Hollywood actor Ben Stiller has revealed he was diagnosed with prostate cancer but is now cancer-free.
The star of Zoolander was diagnosed with a tumour in 2014.
He says he now wants to share his story to lend his support for a controversial test which saved his life.
In an article on Medium, Stiller described the moment of his diagnosis as "a classic Walter White moment, except I was me, and no-one was filming anything at all".
He wrote: "I got diagnosed with prostate cancer Friday, June 13 2014. On September 17 of that year I got a test back telling me I was cancer free.
"The three months in between were a crazy roller coaster ride with which about 180,000 men a year in America can identify."
He said that after he was diagnosed, he researched high-profile men who'd survived and died from the disease.
"As I learned more about my disease (one of the key learnings is not to Google 'people who died of prostate cancer' immediately after being diagnosed with prostate cancer), I was able to wrap my head around the fact that I was incredibly fortunate.
"Fortunate because my cancer was detected early enough to treat. And also because my internist [doctor of internal medicine] gave me a test he didn't have to.
"Taking the PSA test (prostate-specific antigen test) saved my life. Literally. That's why I am writing this now."
The NHS says the PSA test is controversial because it's "unreliable" and "can suggest prostate cancer when no cancer exists (a false-positive result)".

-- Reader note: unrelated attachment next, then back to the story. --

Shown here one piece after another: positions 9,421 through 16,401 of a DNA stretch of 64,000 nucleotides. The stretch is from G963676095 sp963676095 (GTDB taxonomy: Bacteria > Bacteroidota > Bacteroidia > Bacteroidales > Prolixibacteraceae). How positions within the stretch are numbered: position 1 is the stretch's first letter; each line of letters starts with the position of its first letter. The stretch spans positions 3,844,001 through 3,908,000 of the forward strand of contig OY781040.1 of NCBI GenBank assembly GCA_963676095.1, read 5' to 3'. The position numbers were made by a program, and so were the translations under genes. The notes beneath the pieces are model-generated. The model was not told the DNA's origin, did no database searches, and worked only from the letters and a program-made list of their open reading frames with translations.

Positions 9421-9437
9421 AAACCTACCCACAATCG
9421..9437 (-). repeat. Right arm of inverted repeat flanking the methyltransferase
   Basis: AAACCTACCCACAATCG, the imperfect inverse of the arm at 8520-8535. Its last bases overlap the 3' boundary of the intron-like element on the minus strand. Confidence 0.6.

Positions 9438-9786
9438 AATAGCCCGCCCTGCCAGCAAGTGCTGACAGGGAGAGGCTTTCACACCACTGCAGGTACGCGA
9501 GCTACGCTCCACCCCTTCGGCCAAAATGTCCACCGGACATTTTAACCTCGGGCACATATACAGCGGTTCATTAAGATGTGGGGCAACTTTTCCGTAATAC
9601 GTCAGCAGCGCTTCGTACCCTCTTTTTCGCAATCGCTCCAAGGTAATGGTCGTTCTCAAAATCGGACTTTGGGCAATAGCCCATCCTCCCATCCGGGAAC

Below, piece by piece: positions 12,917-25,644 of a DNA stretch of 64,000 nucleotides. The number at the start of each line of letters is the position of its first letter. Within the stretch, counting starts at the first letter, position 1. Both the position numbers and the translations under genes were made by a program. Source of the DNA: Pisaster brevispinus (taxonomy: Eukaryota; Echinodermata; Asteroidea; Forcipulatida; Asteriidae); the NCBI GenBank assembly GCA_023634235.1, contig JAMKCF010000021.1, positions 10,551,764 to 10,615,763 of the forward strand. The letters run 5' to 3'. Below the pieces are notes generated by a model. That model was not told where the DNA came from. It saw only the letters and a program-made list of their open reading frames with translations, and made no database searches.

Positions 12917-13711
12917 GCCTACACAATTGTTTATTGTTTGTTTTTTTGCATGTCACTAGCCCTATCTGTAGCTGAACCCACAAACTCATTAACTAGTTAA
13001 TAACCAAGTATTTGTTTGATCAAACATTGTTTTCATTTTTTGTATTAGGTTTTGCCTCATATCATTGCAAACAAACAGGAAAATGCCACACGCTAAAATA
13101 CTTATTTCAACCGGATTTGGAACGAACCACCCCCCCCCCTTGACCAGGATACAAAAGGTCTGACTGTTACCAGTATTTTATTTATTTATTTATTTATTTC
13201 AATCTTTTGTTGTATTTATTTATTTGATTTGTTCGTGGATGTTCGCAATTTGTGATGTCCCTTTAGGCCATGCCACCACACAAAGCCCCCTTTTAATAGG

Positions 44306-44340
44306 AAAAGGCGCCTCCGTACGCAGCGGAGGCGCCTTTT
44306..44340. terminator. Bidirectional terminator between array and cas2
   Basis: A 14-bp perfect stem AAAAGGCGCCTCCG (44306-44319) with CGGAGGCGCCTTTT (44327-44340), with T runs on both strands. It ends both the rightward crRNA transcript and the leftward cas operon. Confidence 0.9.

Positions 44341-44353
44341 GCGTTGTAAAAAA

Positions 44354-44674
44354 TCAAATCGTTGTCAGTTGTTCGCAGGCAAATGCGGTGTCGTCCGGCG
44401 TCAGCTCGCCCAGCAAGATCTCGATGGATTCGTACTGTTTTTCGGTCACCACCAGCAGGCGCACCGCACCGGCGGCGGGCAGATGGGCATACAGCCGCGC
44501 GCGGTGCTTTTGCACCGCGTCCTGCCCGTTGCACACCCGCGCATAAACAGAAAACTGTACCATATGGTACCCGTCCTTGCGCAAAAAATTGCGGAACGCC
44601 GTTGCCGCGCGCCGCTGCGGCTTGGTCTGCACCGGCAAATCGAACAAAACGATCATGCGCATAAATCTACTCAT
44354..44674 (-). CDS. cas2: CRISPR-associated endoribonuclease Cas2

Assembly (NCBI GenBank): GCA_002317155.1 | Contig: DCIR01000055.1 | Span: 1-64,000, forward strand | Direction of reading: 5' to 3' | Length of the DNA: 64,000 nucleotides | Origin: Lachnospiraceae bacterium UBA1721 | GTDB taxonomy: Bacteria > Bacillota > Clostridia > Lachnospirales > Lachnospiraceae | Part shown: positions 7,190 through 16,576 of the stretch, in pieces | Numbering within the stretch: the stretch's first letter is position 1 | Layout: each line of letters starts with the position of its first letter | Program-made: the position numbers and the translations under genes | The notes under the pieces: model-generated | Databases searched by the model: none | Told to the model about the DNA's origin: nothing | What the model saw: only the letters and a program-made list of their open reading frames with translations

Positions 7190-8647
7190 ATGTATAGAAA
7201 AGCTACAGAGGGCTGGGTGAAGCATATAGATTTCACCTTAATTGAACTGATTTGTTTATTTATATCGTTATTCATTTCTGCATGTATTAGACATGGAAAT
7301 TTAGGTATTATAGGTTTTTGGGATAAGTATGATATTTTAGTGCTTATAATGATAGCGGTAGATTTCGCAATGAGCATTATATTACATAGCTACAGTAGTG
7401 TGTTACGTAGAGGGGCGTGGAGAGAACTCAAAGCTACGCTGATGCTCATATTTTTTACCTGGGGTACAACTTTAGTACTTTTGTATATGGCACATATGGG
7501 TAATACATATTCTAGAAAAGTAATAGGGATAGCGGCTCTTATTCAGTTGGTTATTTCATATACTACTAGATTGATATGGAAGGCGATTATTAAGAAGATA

It also says that while it can find aggressive prostate cancer that needs treatment, it can also find slow-growing cancer that may never cause symptoms or shorten life.
Ben Stiller says he isn't offering a scientific point of view on the test but says without it he wouldn't have been diagnosed as quickly as he was.
"The bottom line for me: I was lucky enough to have a doctor who gave me what they call a 'baseline' PSA test when I was about 46," he wrote.
"I have no history of prostate cancer in my family and I am not in the high-risk group, being neither - to the best of my knowledge - of African or Scandinavian ancestry. I had no symptoms.
"What I had - and I'm healthy today because of it - was a thoughtful internist who felt like I was around the age to start checking my PSA level, and discussed it with me.
"If he had waited, as the American Cancer Society recommends, until I was 50, I would not have known I had a growing tumour until two years after I got treated.
"If he had followed the US Preventive Services Task Force guidelines, I would have never gotten tested at all, and not have known I had cancer until it was way too late to treat successfully."
The actor says the test is criticised because it can lead to unnecessary "over-treatment" but says men should at least be given the option so they stand a chance of early detection.
Get more information about prostate cancer from NHS Choices.
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